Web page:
All backbone components have an extend method handy, that allows us to easily extend them without fiddling around with the prototype. To do smth. useful in our situation, the model needs also an url property to know with which api endpoint it´s supposed to communicate.

Step 4

We do not only have one LED attached, we have three of em, so as learned before, we´re going to use a 'Backbone.Collection' to fetch & store all of the LED entities.

var LedList = Backbone.Collection.extend({
	url: 'api/leds',
	model: Led
});

The collection also has an url property, so it can fetch the complete list of LEDs. For each array entry in our json response, it will create an Led Model instance (that´s why whe have this 'model' property hanging around) & stores it in his own "array on steroids" manner.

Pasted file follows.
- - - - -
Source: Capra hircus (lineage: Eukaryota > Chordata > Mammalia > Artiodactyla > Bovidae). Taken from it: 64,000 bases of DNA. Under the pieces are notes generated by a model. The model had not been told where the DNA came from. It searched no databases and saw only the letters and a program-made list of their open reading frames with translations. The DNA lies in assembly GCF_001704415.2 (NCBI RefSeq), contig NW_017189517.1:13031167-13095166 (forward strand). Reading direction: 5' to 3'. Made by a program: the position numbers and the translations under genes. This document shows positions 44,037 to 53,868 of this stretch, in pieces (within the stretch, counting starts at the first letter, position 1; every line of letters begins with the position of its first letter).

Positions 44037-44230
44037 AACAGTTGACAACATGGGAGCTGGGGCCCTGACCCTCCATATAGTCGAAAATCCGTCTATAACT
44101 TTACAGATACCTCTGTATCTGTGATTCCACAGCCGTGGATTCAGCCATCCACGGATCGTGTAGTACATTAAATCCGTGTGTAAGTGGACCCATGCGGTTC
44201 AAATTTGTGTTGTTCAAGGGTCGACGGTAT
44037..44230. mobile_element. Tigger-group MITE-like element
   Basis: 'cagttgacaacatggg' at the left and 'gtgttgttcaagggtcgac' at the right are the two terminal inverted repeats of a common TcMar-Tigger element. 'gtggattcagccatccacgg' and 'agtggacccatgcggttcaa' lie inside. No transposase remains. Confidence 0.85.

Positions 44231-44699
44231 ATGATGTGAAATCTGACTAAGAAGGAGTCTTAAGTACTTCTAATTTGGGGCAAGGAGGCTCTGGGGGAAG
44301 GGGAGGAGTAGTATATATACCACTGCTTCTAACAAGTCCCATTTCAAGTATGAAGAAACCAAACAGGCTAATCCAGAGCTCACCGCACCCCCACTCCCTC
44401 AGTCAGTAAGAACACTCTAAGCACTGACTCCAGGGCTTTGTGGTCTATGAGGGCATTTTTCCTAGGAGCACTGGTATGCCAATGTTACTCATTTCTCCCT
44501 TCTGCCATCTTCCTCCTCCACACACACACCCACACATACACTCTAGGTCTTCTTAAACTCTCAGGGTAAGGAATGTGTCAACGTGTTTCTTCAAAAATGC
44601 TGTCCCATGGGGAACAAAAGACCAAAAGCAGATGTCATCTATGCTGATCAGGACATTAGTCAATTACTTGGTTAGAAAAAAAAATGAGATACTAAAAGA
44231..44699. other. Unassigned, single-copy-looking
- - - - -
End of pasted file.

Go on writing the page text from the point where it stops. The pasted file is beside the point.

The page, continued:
Step 5

Don´t be nervous guys, we´ll be getting closer to our first results. Chunks of HTML, or DOM elements at all are represented as a Backbone.View instance. We need two, to fit our needs, one that takes care of wrapping the list of LEDs, and a snd. one that will represent a LED (Wow, you see the Collection, Model relation and how we mdoel our views after the incoming data) ;)

var LedListView = Backbone.View.extend({
	tagName: 'ul',
	id: 'leds',
	render: function () {
		return this.$el;
	}
});

Normally backbone creates a 'div' as the std. element for every view, with tagName its possible to override this behaviour. Also, the id you see here will be represented as an actual attribute on the dom element.

Step 6